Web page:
As some people may know, my journey started because I happened across the 2012 USAT Para-athlete National Championships in downtown Austin. That's when I realized I had no excuse not to “tri”. The husband of one of my clients was a coach and he agreed to help. That man was our very own Craig Kuglen.
Now, I was already a runner, and I rode a mountain bike as well. Swimming was my nemesis. You see, when I first started, I couldn't even swim to the end of a 25-yard pool without gasping for air. Did I mention that I was a smoker too? So that didn't help.
For about three weeks Craig worked with me on my swim, run, and taught me how to ride a tri bike, all the while talking me into my first tri. I still couldn’t swim after that three weeks, but I succumbed to his "encouragement", and signed up for my first tri, the Tri For Old Glory sprint. Craig said it was a good one to start with. The swim was an individual start (at the time most others were age group mass start), the water was shallow, and I could get to the side easily and walk if I got into trouble. The bike was rolling and the run was flat.
My nerves were bundled the closer and closer we got to the day of the event. My husband, Sam, was encouraging me that I could do this, and helped me get to the start while trying to keep my nerves in check - not an easy task!
Here we go! The day of the event. I was going to do this. At least Craig was there to show me the ropes, and Sam was there for support. Craig and I arrived in transition with our bikes, mine borrowed from him, and our gear, me in basically swim jammers, to get set up. I was looking around at all the athletes thinking to myself, what did I sign up for? Can I do this? Lord help me…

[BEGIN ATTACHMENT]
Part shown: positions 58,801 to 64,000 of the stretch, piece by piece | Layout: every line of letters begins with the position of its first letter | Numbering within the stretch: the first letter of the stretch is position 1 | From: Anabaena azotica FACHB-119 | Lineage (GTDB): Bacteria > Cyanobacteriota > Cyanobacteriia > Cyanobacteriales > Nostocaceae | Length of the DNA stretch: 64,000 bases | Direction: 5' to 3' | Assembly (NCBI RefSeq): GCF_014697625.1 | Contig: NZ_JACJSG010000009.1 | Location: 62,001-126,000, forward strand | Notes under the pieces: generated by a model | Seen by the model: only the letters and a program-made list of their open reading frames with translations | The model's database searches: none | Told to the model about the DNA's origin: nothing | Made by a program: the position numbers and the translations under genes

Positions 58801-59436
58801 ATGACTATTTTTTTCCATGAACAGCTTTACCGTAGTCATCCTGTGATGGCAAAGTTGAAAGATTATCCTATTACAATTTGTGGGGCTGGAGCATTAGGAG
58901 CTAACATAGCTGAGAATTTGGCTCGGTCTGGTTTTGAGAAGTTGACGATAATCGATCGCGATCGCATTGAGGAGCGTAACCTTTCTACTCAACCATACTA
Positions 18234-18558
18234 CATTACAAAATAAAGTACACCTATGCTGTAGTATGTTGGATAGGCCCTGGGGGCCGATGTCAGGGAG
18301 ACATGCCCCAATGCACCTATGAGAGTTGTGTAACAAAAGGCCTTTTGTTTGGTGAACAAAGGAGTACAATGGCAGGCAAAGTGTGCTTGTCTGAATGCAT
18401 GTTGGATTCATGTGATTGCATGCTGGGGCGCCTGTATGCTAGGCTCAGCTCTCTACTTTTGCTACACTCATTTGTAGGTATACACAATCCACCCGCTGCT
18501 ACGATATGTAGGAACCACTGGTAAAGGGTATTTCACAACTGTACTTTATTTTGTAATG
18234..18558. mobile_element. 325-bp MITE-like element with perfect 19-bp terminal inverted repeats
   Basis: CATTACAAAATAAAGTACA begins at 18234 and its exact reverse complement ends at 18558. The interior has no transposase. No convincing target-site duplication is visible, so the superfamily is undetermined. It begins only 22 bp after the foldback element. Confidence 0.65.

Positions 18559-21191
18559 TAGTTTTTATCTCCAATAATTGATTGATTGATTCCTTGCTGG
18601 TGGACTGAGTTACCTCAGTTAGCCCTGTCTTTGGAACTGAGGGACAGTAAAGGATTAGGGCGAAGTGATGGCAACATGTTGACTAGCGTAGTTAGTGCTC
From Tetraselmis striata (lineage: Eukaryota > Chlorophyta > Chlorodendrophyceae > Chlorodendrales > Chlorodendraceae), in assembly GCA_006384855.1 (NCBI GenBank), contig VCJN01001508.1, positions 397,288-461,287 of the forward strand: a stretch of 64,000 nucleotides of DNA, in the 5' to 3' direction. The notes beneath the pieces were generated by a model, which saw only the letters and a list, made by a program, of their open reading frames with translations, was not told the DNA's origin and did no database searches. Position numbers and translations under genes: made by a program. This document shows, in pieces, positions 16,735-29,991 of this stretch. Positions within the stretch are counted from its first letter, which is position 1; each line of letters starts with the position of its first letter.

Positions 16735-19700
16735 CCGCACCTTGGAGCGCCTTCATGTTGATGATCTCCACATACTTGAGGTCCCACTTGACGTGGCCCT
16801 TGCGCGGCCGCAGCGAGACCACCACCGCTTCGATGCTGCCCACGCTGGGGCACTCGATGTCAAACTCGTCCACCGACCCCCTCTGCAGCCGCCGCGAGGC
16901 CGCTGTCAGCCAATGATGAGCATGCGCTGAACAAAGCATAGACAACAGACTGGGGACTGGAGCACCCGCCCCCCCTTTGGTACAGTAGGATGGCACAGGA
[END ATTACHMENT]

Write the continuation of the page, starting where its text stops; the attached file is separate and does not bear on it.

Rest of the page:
After we set up our area, Craig encouraged me to visualize walking myself from swim to bike to run, something I still do today, to make sure I know where everything is. When I walked up to the swim entrance, my heart started to pound with anxiousness. Who knew that the swim always looks longer on race day? I had mentally prepped for this moment, but not enough. Both Sam and Craig tried to help me with the nerves, but still I was worried. I walked through the motions of what I was to do, checked my gear in transition, hit the restroom...Rinse, Lather, Repeat.
Time to start. We lined up single file line to enter the water, me towards the back (I didn't want to get swam over). One by one athletes entered the water, until it was my turn. As I approached the water, Sam screamed "you got this baby!" - if only that was the case! I jumped in and away I went... sort of.
I swam like my life depended on it, and in my head, it did. I swam so hard - not well, but hard - that I ran out of steam and had to get to the side within the first 100 yards. When I got to the side, there was Sam encouraging me and telling me that I went out too fast, to slow down and that I got this. I wanted to quit so bad!
After a moment I was on my way, basically crawling near the shore trying to pull myself together. All the while, Sam was there telling me I can do it. I mustered up enough strength and determination to carry me through the rest of the swim, all the while swimming in the shallowest (and I mean SHALLOW) part of the water to the exit. There had never been someone happier to be out of the water.
I made my way to transition, grabbed my bike, and I was off. As I was riding those 12 miles, my mind was racing with thoughts. I kept telling myself, I got this, I got this! Don't let what happened in the water ruin the rest of race. I pedaled faster, and faster the madder I got about the swim. So much so that I almost wiped out taking a turn.
I got back to transition and gathered my run gear, and I was off. Run is my favorite part of the tri and I ran, I ran, and I ran. I was so happy to almost be done. And as I was approaching the finish line, the tears started to fill my eyes. I did it. I actually did it! This smoker of 20+ years did their first tri!
I finished, gathered my stuff, and was on the way out of transition when I learned one of my first lessons. NEVER take off your numbers from your body and your bike before leaving. As we walked out, the nice volunteer told me I couldn't take the bike out because there was no number. The bike was not mine, but Craig's. I panicked and tried to explain. Luckily Craig was right there to help explain, and eventually we were let out. Whew!
It was honestly one of the best feelings I have ever had. To know that I finished something that I never thought I would do. This moment changed my life forever. I didn't place, not even close, but I was proud. Proud of what I did. Proud of what I would become. Who knew that at that moment that I would be an Ironman today?
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